Italian astrophysicists have confirmed the predictions of Einstein’s general theory of relativity with a precision that is about 50 times better than previous measurements. Bruno Bertotti of the University of Pavia and colleagues in Rome and Bologna measured how radio waves sent from the Earth to the Cassini satellite and back again were deflected by the Sun (B Bertotti et al. 2003 Nature 425 374). Their results, which are accurate to 20 parts in a million, agree with the predictions of general relativity.
In general relativity the fabric of space-time is curved by large masses. This curvature is responsible for the force of gravity, and also deflects and delays any photons passing near a large mass, such as the Sun. Previous experiments have measured these effects with an accuracy of 0.1% and found them to be in agreement with the predictions of the theory. Bertotti and colleagues used a new technique to test general relativity to much higher precision.
The Italian team took advantage of a chance alignment of the Earth, the Sun and Cassini – which is on its way to Saturn – that occurred in June last year. The experiment relied on Cassini’s 4-metre antenna and a new ground station at the NASA Deep Space Network in Goldstone, California. Bertotti and co-workers measured a parameter called gamma that is predicted to have a value of one in general relativity.
In the past astrophysicists measured either the deflection of radio waves caused by the Sun, or the increase in the round-trip time, to determine gamma. However, the Italian team measured how the round-trip time changed as a result of the motion of the Earth and the spacecraft. This involved measuring how the frequency of the microwave beam changed during its journey to Cassini and back. The team was able to determine this frequency shift with an accuracy of about one part in 1014.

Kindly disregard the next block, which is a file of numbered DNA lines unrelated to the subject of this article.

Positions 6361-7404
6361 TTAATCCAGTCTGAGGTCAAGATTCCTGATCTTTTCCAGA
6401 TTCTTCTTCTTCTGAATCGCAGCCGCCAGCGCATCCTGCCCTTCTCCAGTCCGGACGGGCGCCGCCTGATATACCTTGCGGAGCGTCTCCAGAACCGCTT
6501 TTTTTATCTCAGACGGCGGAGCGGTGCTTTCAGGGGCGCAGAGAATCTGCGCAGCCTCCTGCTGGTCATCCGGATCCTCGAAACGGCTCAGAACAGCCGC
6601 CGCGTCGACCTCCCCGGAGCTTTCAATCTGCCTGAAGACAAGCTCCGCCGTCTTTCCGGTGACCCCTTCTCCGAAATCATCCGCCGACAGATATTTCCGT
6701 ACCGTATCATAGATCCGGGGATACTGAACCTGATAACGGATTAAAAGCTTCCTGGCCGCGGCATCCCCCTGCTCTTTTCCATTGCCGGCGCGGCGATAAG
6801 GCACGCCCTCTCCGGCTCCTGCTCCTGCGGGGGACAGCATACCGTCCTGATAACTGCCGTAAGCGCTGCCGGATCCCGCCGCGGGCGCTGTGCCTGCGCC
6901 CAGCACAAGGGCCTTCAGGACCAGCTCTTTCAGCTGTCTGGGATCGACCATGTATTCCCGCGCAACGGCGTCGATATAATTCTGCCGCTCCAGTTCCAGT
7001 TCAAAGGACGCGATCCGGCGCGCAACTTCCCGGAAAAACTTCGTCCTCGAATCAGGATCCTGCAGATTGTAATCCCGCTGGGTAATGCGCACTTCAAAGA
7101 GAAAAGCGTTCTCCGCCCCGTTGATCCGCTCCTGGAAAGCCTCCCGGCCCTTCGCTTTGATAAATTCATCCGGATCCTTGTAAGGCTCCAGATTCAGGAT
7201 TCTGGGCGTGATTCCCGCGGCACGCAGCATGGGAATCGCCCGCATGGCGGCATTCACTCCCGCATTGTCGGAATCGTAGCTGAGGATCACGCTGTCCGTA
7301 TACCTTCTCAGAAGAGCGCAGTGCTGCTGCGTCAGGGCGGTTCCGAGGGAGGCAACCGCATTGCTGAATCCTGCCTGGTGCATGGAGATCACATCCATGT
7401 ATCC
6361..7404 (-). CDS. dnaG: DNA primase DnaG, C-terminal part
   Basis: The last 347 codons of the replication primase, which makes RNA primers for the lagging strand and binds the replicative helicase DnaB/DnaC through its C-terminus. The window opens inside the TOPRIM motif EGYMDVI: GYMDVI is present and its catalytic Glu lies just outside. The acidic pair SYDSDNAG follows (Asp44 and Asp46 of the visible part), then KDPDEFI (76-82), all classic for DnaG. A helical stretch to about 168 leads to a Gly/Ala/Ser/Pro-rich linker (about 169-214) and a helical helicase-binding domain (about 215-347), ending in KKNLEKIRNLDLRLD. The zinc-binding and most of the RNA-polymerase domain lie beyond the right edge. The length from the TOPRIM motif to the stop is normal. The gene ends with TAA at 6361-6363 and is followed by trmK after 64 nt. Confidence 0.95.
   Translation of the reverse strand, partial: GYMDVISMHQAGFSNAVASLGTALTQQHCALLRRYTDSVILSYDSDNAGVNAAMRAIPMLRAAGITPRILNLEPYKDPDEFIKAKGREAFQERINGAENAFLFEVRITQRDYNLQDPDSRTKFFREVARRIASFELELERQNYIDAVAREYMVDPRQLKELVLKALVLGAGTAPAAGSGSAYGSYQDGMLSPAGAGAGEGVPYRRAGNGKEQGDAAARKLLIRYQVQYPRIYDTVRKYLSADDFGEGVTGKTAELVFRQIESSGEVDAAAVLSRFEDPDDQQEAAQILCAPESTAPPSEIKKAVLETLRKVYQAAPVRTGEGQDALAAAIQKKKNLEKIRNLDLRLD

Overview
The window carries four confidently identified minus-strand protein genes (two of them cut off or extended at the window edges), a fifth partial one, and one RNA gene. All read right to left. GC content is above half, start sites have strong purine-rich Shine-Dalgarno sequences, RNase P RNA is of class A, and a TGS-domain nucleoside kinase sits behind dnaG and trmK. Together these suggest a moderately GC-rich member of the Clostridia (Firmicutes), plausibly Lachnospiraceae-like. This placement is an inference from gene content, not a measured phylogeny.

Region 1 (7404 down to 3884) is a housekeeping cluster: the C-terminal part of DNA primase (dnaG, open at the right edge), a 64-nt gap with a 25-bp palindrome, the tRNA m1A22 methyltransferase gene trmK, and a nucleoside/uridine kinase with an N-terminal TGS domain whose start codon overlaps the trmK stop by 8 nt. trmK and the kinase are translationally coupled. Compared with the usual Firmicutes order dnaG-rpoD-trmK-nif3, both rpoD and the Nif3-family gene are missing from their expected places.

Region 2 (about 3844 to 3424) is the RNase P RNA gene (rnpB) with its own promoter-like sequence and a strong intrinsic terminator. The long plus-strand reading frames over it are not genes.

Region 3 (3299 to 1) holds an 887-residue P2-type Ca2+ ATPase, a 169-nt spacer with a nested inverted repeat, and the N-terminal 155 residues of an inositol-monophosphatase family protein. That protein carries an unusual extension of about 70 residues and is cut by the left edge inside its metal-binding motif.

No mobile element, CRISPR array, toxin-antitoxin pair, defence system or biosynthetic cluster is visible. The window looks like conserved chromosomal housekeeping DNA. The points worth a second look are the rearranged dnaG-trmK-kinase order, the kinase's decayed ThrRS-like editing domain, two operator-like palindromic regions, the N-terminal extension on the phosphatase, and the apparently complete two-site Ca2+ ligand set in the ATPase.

“The main reason why this method has not been used before is because of the strong noise contribution due to the solar corona,” Bertotti told PhysicsWeb. “Our new measuring technique allows us to completely eliminate these strong disturbances.”
“This work is a significant improvement on measuring the curvature of space as predicted by Einstein,” said Clifford Will of Washington University in the US. “It was also a ‘piggy-back’ experiment because it used an existing mission to gather data and so was not expensive to perform.”
The team now hopes to repeat the measurement with higher precision to test for departures from general relativity that are predicted by some cosmological theories. However, a follow-up experiment planned for July of this year had to be cancelled due to an electronic malfunction on board Cassini.